15. Thanks for this site. As someone who left Rigpa I was interested in your essay and also in Mary Finnegans word press doc. I have also lost my faith. This is the best and most free time in my life. I feel so sad for the women who have suffered and who were not heard or being heard. It didn’t happen to me but I’m certainly glad I’m out of it. thanks gp

  16. I am a survivor of a Malaysian cult called Kechara House. When I left I got all sorts of property damage and threats and had to buy a gun to protect myself and later move to another country.

    I thought Tsem Tulku Rinpoche was just a charismatic lama, but once I moved into his commune everything was about dorje shugden and online ghostwriting to make him look good. It turned out he was a charismatic cult guru. When I got to know his students and him they were all very nasty immature people and when I left they stalked me online and IRL.

    I now have a new life and am a counselor for a cult survivor org and have recovered with the support of my family and friends in SG.

  17. Yes, as usual, a religion has its additions and unnecessary rules. That’s no doubt about every religion. Just as we’ve learned to do in our everyday lives… All filled with conditionings that restrict our ways of thinking and our freedom. Hence, holding us back from a better way of life. However, the great thing is, there are teachings you can take along with you. Buddhism has a lot of great teachings on the philosophy of life. (Just as any other religion) That’s the reason why it helped you find a better way and direction for yourself. They all have something that speaks to us, thats why we follow them. But as anything else in life, you must take what is true and throw away what seems tainted (false) and [“… what Insults your soul”]. The truth is simple. All religions have the truth at core but seem to be complicated by outdated and merely culturally accepted rules. You can’t follow anything blindly and fully really, unless it’s your heart with opened consciousness. Religion, as well as cultures are not to be followed blindly or you’ll be lost into whatever others have believed and have added to it. It’s bad enough what we add on our own at times, let alone a pile of built up believes beginning from centuries and centuries ago. You must try to see the truth in its purity. And that is simple and never too complicated. Follow your heart. But don’t hold grudges, be bitter or dismiss the whole thing just because you have seen something bad. When you see the cup half full, it’s because you’re concentrating on the water that had filled it up. And not just the cup or the empty space of the cup. So don’t just drink the water and be upset it hasn’t refilled itself or has no more to give you. what i’m trying to say is… lol… Focus on your spirituality and what feels good and frees your soul. Giving respect to elders is one thing, but them making you feel too inferior to have questions… That’s another. There are good ways of culture and religion, and then there are parts that stop you from taking in (accepting) and seeing the truth. A culture that teaches us about good mannerisms help us to get along with one another and care for each other while being true to ourselves. When it no longer helps us to do that or even drives us towards that opposite effect then it cant be accepted as ‘good’ any longer. Culture and religion should open up our minds to accept and learn truth, even if it is from other cultures. Truth combines and connects all. it doesnt have to be labeled or restricted. It should allow freedom and can be found in all things as well… just as it is free. Free your soul and see the connection. Good luck in life my friend. Wish you all the best. Take care.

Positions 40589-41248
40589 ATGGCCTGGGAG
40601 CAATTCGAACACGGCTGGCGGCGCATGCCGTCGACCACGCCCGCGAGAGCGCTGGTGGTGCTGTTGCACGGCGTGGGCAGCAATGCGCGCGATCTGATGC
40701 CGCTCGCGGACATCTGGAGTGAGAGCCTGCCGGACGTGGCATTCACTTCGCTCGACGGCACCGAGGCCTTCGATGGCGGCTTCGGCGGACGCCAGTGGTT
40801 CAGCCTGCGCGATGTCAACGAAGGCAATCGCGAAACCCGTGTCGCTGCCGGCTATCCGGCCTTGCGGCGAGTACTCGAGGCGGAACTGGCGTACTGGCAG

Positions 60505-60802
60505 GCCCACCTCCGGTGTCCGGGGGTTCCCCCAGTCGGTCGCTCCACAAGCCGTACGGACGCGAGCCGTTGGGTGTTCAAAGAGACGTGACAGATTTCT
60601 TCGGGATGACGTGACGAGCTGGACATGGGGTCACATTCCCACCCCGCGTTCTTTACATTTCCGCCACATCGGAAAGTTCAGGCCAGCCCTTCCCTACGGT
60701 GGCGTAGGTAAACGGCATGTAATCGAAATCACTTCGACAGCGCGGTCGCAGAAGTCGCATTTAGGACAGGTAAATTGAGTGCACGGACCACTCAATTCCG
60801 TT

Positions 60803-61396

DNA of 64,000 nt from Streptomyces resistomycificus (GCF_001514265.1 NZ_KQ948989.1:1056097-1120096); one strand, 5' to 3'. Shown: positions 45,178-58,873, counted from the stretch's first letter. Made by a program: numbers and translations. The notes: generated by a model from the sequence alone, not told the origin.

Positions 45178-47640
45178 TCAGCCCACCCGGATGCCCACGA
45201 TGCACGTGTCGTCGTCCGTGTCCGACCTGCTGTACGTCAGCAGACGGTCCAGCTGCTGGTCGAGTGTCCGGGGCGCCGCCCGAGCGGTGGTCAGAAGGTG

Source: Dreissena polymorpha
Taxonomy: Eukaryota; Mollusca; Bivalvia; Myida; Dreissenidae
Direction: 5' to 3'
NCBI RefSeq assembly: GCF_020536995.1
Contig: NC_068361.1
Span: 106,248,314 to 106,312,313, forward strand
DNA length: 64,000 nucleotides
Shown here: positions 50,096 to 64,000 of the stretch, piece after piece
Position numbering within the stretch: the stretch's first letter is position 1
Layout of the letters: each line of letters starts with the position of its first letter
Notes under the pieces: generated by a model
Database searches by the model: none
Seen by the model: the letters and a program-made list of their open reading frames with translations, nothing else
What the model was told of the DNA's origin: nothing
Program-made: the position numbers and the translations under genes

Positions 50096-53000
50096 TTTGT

Ps: It’s still good to hear thoughts and experiences from an insider’s pov. Thank you. And congrats for your realizations.

  18. I follow Tibetan Buddhism – I love it’s philosophy, art, practice, etc. Yes, people in it can be very culty and sectarian, but I generally simply ignore that part. Humans are primates obsessed with dominance hierarchy. That’s a very deep trait. Becoming Buddhist isn’t going to root it out – it may even encourage it. Being an egalitarian anarchist at heart, I’m not interested in guruism, and have no attraction to the silk-shirted-princeling sort of lamas. But I do my practice and love every second of it. I generally keep my mouth shut though.

  19. Hi Stephen,
    Glad to know and hear yr views on TB. All valid points in my opinion.
    TB can be described as; Buddhism in philosophy, Hinduism in practice.

    OM was in use in Hindu/Brahminism long before the Buddha